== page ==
There’s also no indication in New York City that candidates or their operatives were using outside groups to boost or reinforce their own campaigns. That, too, is different from the federal level, where organizations such as Priorities USA, American Crossroads, or Restore Our Future were tacitly operating as agents of the Obama, Romney or Gingrich campaigns. Similar vehicles pulled many Senate and some House candidates. The New York spenders are actual outsiders, which means their advertisements and brochures were often messy and off-message.  (You can watch any of the “Anybody But Quinn” ads on the site of the New York City Campaign Finance Board if you want to see what I mean.)

But then there’s Jobs For New York, by far the biggest spender and the most professional. It concentrated all its resources on city council races, which is savvy, and in some races its spending did exceed spending by candidates. The group also spent almost all its resources on mailings, and almost nothing on television. Although mail is not usually considered the most effective campaign strategy, and de Blasio swore it off entirely, Mijin Cha of Demos noted last week that Jobs for New York appeared to have a good election day, as 16 of the 20 candidates the group supported won.  

But Cha overlooks that Jobs For New York’s strategy seemed to be not so much turning its own candidates into winners, but ingratiating itself with candidates who were already likely to win. WNYC reported in September that “ten of the candidates Jobs for New York is supporting also have the backing of the liberal Working Families Party, which is often on the other side of policy debates from big real estate,” and that its mailers showcased endorsements from Rev. Al Sharpton and the Service Employees International Union. “Instead of trying to beat us, they’re trying to purchase influence with their very large checkbook,” Bill Lipton of the Working Families Party told WNYC.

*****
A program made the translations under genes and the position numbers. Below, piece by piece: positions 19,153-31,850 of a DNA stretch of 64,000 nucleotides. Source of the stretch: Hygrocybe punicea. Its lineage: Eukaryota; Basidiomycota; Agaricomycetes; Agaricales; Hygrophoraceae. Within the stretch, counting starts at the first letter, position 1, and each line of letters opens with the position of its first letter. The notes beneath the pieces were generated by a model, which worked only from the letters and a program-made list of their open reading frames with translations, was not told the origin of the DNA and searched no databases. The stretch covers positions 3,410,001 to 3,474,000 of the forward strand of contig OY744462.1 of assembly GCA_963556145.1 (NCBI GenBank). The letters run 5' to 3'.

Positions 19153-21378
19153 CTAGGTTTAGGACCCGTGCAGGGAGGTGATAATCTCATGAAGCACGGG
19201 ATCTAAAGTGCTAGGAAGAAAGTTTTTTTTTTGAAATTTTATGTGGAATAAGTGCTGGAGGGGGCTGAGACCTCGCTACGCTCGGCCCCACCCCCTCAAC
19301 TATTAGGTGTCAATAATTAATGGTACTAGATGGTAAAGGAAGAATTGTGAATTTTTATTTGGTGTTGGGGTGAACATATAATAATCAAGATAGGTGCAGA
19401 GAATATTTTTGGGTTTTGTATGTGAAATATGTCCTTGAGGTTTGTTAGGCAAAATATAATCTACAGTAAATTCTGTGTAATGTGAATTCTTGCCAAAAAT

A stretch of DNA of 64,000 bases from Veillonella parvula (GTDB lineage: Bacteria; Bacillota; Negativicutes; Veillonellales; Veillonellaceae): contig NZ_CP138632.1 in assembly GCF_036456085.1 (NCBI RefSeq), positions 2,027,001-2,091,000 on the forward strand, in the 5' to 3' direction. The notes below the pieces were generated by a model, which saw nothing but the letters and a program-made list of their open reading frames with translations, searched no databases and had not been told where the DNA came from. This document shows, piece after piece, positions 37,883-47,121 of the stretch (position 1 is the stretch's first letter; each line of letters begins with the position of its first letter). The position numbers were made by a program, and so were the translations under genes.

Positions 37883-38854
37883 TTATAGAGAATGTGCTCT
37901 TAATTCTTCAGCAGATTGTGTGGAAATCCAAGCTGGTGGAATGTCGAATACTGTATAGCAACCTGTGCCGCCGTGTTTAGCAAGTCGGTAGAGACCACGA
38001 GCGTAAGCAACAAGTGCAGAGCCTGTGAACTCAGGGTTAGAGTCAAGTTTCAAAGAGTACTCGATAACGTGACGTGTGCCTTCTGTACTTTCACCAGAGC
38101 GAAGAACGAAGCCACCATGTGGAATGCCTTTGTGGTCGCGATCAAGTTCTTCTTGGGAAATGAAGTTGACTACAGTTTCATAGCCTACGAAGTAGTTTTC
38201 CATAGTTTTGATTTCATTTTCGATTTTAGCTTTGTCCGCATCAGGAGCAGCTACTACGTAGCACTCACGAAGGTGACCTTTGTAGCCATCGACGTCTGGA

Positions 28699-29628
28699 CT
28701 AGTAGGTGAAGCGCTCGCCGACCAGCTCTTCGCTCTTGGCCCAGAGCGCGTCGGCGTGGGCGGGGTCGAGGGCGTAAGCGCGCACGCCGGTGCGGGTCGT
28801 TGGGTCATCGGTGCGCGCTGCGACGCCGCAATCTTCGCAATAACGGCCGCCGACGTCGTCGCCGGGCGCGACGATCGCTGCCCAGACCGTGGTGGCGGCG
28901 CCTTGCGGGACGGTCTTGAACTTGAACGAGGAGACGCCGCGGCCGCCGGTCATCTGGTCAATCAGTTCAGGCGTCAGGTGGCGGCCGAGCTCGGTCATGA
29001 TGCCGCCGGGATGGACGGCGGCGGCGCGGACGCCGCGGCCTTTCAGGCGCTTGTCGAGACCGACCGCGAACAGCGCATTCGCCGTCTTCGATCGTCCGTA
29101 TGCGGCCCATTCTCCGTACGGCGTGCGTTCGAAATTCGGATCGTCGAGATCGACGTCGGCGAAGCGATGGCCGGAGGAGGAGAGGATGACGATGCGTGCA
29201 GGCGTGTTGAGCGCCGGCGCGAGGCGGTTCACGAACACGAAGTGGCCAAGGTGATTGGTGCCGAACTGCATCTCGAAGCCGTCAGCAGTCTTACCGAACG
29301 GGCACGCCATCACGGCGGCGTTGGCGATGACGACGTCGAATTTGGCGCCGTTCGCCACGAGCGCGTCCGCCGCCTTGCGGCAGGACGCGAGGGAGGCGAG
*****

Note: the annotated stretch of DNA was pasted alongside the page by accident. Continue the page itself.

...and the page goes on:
Whether the real estate group succeeds in purchasing that influence depends on whether the winning candidates see themselves as indebted to the organization or not – or more importantly, whether they fear that losing Jobs for New York’s support in their reelection, four years from now, will cost them. If the candidates had enough money to get their message across to their constituents, they may not believe that Jobs for New York’s brochures made all that much difference. But that remains to be seen. The solution might be as simple as an increase in the spending limits for city council races, currently $161,000. After all, a city council district in New York is almost half the size of a congressional district, and $322,000 would be a remarkably cheap congressional campaign.

The main reason to be concerned about outside spending in a voluntary public-financing system such as New York’s is that candidates will resist participating if they fear that they are tying their hands, by agreeing to a voluntary spending limit, and will be unable to respond to a massive attack from outside groups. But that hasn’t been a problem so far. Even though it was evident months ago that outside groups would play a bigger role in New York this year, almost all candidates except for those like Spitzer who financed their own campaigns, and marginal candidates who raised almost nothing, elected to participate in the system.

Now that outside money has entered the system, in a city awash in money, there are surely dangers ahead. Perhaps the pro-Lhota committee, to which Mr. and Mrs. Koch are currently the only contributors, will balloon with Wall Street contributors and crush de Blasio. Perhaps the real estate industry will hold even more clout over the city council. But for now, the big story about money in politics in New York is that small-donor public financing can make elections more competitive and offset big money.